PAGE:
A lease is a contractual agreement between the lesee (user) and the lessor (owner). By singing the lease, the lesee obliges himself to pay the lessor a certain sum for use of an asset. An asset could be tangible such as real estate or intangible such as computer software (licence). In this article, as property solicitors, we will focus on commercial and non-commercial property rental arrangements.
Firstly, let us look at the most important things you should be looking for before signing your non-commercial lease.
This part should be checked thoroughly by all the tenants and the landlord. This is especially so if the property is a house in multiple occupation (shared property). Should any damage occur to communal parts of the building or the apartment itself only those named on the lease document will be pursued by the property maintenance company or the landlord.
Agreed amount of monthly rent should be clearly expressed in the lease document. Tenants should be particularly careful about discounted offers (i.e. getting a better deal than that advertised). You will want to make sure that the discounted price is in the actual document, as it will quite likely contain a provision overriding any previous written or verbal agreements and negotiations. Also make sure that the date on which the rent will be payable each month is convenient for you (i.e. 1st of every month), to ensure that you have enough funds.
Confirm the amount of deposit. Thoroughly check definitions of damage and wear and tear, as in the worst case scenario you could be paying for standard wear and tear fixes. Importantly, remember that landlords are not legally allowed to keep the deposits themselves and all deposits must be forwarded to the Deposit Protection Service. Once the funds have been deposited by your landlord with the DPS you will get a letter confirming that. In the case of disputes the DPS will act as a mediator.
Length of the Lease
Check length of the lease and confirm whether or not after the base length it converts automatically into a periodic tenancy (rolling on a monthly basis).
Many people fail to properly verify whether or not pets are allowed. If you own or are planning to get a pet you should carefully study this section of the lease. Some leases may allow for pets with an additional pet fee, require an insurance policy or place restrictions on what animals can be kept in the apartment.
Check what bills you are required to pay for yourself. Rarely, the rent may be inclusive of some utilities (i.e. water).
Rent and Rent Review Clause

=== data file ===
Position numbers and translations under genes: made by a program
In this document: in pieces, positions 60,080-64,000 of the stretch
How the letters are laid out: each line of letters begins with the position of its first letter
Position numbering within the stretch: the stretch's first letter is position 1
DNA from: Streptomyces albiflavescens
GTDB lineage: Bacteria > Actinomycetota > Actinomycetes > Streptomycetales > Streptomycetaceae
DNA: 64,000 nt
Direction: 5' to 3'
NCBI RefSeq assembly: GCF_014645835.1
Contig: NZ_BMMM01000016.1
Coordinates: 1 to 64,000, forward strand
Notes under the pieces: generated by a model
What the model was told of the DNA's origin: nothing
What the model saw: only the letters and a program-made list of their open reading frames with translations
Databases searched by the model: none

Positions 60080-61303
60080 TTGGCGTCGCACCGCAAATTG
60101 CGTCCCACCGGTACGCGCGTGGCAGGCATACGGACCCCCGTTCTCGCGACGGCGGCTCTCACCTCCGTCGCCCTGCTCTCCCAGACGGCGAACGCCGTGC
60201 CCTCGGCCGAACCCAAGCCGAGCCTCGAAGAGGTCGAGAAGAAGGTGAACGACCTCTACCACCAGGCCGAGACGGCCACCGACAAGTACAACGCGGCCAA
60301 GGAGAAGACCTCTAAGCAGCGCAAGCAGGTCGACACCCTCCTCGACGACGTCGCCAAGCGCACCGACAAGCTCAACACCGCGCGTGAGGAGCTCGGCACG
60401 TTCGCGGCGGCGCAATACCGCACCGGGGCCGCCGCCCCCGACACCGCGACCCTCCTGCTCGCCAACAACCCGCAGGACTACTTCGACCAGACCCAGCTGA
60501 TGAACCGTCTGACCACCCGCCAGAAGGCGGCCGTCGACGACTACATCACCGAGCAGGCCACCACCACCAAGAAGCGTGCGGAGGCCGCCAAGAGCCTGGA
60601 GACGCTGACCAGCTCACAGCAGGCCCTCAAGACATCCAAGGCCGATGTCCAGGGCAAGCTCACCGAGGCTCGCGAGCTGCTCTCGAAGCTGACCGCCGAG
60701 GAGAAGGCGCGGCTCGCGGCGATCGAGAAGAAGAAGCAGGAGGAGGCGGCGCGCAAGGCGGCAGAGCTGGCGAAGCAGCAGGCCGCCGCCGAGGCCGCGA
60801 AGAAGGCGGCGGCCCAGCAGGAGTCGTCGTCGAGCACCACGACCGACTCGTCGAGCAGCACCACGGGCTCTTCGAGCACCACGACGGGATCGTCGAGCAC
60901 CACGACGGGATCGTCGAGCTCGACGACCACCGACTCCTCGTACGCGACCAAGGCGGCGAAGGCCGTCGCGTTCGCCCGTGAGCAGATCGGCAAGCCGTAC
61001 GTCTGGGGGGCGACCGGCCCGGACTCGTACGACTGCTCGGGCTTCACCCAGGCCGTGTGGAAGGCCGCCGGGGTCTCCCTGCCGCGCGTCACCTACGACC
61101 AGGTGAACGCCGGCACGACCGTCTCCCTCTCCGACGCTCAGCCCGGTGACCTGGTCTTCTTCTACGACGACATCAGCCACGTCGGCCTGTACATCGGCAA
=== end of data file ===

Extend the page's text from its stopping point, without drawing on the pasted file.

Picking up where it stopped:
Before signing your commercial lease you should closely look at what the actual rent is, what terms of the rent review clause say and what service charges are applicable. Firstly, you should determine how much and how often you will be expected to pay.
Secondly, dependent on your lease, you may want to negotiate your rent review clause. It has become increasingly common for landlords to include ‘upward only’ rent reviews. They essentially mean that if the property market rates fall down the rent will still go up. Although, these provisions have been commonly used for years the government is considering to ban them.
The Open Market Rent is typically defined as: ‘the best rent a property might achieve if on the open market at the review date with vacant possession, using standard marketing methods, without extra incentives, given a willing landlord and tenant, and taking into account the lease terms.’ Ideally, you will want an independent third party surveyor to establish the open market rent.
When reviewing a rent review clause, you should particularly look at various assumptions and disregards. You want to make sure that upon review the property is not reviewed in an unrealistic manner and that assumptions and disregards take into account practical situation of the property, its use and you as a tent.
Lastly, you will want to ensure that ‘time is not of the essence’ as missing a deadline by even one day could potentially result in serious contractual implications.
Tenants should insist on being able to transfer the lease to another party. This offers a better way of exiting the lease than through a break clause. Transfer clause will be of particular importance to those business owners who may want to sell their business as a going concern in future.
You should carefully review terms and conditions for terminating the lease before its end date. If the lease is long there could specific dates at which termination would not attract any penalties.
For more guidance you may also refer to a good source of information for landlords and tenants – The Landlord Zone website.